Josh put up an excellent post about the “everything old is new again” tax proposal (FairTax instead of “flat tax” – swapping one 4-letter f-word for another seems funny).
Here’s the response I was going to put as a comment on that post, but it started running a tad long.
I’ve loved this idea for over a decade (it got me to vote for Forbes back in 96), but to play devil’s advocate, and just for the fun of it:
1) How is the Boortz plan different from the Forbes one? Or is Neal just piggybacking on Steve’s idea to sell copies of a book? Steve’s was 17% instead of 23 🙂 You can see similar kinds of pushes @ http://www.pbs.org/newshour/bb/congress/forbes_flat_tax.html and http://members.forbes.com/forbes/2005/1017/042.html
2) What’s the employment motivation? You’re talking about putting a large number of people into unemployment from not being needed. Even if the IRS isn’t counted, there’s a huge industry around filing taxes today. Putting that many people out of a job instantly would be felt. This isn’t a “horse and carriage”/Industrial revolution type of situation where there were years of phasing out the “old way”. For better or worse, a lot of people make their living based on knowledge of the existing tax system. They realize economic value based on that knowledge. This change throws them back to zero. The compromise is usually to phase in the new system instead, admittedly.
3) People are bad at math and we know that. Whether they’d admit to it or not, most people get huge refunds (because they don’t get the “interest-free loan” idea) around April 15th and consider it some kind of gift from the govt. Trying to explain that those $3k is actually their money just doesn’t stick. There are always signficant spikes in the sales of “big ticket”/”luxury items” (big screen tv’s, for instance) around April/May due to this refund effect – another net economic negative to consider.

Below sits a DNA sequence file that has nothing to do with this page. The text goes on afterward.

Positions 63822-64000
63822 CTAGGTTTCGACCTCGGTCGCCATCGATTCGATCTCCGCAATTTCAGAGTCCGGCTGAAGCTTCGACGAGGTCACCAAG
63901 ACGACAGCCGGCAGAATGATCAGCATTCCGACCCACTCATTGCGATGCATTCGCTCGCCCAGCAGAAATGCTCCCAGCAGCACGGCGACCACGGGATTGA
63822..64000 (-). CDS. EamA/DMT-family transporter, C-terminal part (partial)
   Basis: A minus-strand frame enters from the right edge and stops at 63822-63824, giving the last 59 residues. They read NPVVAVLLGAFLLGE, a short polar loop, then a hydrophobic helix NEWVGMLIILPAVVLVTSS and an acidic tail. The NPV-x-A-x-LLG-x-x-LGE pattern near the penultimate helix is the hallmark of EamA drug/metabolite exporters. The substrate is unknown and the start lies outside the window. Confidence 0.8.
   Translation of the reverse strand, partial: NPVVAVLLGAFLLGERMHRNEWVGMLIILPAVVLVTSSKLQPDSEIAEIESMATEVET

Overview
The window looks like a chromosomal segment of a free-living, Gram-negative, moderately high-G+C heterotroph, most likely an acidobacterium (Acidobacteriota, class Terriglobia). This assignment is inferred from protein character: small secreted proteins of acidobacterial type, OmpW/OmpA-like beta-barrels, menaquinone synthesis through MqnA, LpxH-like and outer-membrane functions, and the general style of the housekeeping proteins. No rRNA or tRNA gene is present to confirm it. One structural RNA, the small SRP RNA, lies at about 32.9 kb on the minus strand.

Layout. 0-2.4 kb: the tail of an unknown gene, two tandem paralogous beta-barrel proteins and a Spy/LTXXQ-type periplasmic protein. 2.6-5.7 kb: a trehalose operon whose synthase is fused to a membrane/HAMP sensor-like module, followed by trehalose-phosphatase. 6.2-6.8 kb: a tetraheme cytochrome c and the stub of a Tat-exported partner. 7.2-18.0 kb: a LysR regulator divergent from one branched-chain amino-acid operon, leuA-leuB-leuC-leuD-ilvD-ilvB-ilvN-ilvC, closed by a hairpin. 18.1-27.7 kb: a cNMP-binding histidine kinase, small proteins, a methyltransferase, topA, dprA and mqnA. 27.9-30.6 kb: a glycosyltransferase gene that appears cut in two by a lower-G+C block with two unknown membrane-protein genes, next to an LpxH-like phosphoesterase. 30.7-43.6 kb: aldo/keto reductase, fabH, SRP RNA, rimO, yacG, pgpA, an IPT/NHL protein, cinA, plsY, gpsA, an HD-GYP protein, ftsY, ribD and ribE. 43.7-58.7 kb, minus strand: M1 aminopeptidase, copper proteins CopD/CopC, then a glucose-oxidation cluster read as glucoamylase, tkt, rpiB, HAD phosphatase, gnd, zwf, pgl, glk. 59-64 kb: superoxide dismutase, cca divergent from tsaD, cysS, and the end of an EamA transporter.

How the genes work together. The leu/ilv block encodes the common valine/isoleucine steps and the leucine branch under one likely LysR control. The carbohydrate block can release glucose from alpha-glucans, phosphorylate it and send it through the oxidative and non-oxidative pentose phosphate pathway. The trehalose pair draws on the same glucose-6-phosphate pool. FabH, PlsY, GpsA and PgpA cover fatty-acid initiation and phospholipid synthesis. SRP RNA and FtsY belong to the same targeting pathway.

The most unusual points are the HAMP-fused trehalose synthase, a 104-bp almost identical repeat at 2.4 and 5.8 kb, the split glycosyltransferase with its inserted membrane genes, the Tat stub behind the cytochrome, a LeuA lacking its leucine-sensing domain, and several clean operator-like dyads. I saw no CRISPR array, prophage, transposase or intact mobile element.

4) What’s the political motivation? If I’m a member of Congress, I know I can manipulate taxes in the current system thanks to the complicated nature of it and the fact that most people only parse any tax effect once a year. As many articles say, a national sales tax suddenly handcuffs members of Congress, who are stuck with only affecting very-visible tax changes. The power of Congress derives from being able to operate (and “play”) under the radar of the vast majority of Americans. What’s their motivation to throw away the good deal they have today? Notice that they *do* have a motivation to *look* like they want to throw it away (so they can chant along with us how the IRS is evil), but not actually make it happen (the idea’s been around awhile – what’s stopped us in the past that’s going to change in the future?).
5) This doesn’t help me with my NC income taxes. States aren’t going to roll over and adopt this just because the fed said so, so I’m still stuck with the current system in one way (filing taxes once a year). Arguably worse, filling out my NC taxes was relatively simple since most of the data could transfer from federal information, but I lose that optimization when the federal taxes are gone 🙂 Yeah, that’s a stretch I admit. As smaller argument could be that once sales taxes are that high (reminding me of VAT’s in .eu and elsewhere), the states are then given almost carte blanche in terms of their own sales taxes. 3% would never fly when the federal tax rate was 5%, but even 6% is almost lost in the noise when the fed’s hitting you up for 23% or more.
6) What happens to companies? Since they’re stuck paying the same sales tax, to be fair they should be getting out of the income tax burden as well. Of course, then multi-national companies become that much more motivated to buy their resources/supplies/etc from non-US sources. Companies become much more motivated to try and avoid charging the sales tax, but that’s pretty clear.
7) What’s the economic motivation? Similar to #6, once the tax burden is solely on consumption, you’re motivating people to a) stop consuming more than they need to (chilling effect on economy and cash flow) and b) when they do consume, do so outside of the normal sales method which incurs this high sales tax. Black markets (that already exist) will expand as the potential savings grows. More sales will shift to Mexico/Canada/etc as their prices will be more competitive with the US ones (although you could argue that the net effect on US prices should be at or close to zero, but that’s not clear at all).
And, of course, the usual “they’re beating a dead horse!” kind of response:
(One wonders – if this is the way I treat ideas I like, then how do I react to ones I hate? 🙂